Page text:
On behalf of Ronald H. Kauffman, P.A. posted in Domestic Partnerships on Tuesday, March 5, 2013.
Florida child custody law relating to homosexuality is a work in progress. For example, Florida law restricts the issuance of birth certificates, and expressly states that no person may adopt if that person is a homosexual. However, the ban on homosexual adoptions has been held to violate the equal protection provision of the Florida Constitution.
In re: Gill, 45 So. 3rd 79 (Fla. 3d DCA 2010), declared Florida Statute §63.042(3) unconstitutional, and granted the adoption of foster children to a gay foster parent. The court ruled there was no rational relationship between the statutory ban and the best interests of children.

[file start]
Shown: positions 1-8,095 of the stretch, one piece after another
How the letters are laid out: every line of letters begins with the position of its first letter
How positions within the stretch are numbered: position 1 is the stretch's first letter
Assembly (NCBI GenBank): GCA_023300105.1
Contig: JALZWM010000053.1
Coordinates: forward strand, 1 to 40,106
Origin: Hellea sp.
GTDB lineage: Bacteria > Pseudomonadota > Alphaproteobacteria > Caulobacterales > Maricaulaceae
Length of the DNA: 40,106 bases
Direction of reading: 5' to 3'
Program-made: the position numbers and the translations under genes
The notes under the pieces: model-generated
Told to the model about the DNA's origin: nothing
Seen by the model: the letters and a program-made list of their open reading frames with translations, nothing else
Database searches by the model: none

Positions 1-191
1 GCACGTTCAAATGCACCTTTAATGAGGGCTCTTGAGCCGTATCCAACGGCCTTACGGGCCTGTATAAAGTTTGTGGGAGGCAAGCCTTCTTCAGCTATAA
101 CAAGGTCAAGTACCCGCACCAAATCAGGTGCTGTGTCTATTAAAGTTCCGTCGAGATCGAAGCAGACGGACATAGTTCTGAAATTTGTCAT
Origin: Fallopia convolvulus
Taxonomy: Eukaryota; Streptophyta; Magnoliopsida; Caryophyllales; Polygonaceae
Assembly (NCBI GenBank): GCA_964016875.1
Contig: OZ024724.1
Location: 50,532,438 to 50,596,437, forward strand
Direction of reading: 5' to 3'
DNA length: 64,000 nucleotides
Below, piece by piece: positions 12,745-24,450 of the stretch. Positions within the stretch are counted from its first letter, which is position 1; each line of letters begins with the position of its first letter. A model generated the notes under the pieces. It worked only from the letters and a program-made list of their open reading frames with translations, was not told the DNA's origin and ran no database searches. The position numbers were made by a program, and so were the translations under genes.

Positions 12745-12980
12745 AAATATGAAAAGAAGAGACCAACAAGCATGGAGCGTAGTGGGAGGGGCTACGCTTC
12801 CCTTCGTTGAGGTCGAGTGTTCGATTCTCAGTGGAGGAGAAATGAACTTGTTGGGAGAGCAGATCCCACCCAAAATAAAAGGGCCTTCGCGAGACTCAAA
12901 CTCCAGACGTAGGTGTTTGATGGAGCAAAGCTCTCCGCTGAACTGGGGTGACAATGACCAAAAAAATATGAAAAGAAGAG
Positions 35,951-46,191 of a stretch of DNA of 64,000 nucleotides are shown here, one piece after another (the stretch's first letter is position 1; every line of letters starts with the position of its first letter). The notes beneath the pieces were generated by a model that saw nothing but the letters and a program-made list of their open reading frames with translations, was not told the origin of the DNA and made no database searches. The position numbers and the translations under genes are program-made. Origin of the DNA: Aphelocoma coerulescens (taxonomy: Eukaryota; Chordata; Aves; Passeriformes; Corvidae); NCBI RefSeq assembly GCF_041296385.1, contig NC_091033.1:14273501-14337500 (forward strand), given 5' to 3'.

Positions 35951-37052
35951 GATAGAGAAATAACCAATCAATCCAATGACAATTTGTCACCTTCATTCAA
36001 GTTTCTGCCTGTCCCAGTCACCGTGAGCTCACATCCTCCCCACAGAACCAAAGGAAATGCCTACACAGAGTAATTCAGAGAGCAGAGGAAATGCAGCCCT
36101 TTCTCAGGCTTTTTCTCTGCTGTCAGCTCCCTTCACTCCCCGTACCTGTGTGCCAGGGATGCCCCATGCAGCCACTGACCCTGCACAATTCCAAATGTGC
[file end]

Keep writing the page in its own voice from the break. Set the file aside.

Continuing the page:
“Under Florida law, homosexual persons are allowed to serve as foster parents or guardians, but are barred from being considered for adoptive parents. All other persons are eligible to be considered case-by-case to be adoptive parents, but not homosexual persons – even where, as here, the adoptive parent is a fit parent and the adoption is in the best interest of the children.”
Gill overturned the long-standing statutory ban on gay adoption, and opened the legal doors for all qualified gay persons, whether previous adoptive parents or not.
With the law as it is, it is notable that Miami-Dade Circuit Judge Antonio Marin approved the adoption of a 22-month-old baby girl that will list three people as parents on her birth certificate: a married lesbian couple and a gay man. Judge Marin’s order ended a two-year paternity fight between the couple and a friend of the women who donated his sperm, but wanted to play a role in the child’s life. You can read more about the decision here.
Judge Marin’s order means the child’s birth certificate will include a biological father and both women as parents, and the two women will have sole parental rights. While the father will be allowed to visit the child, he is not expected to provide any child support.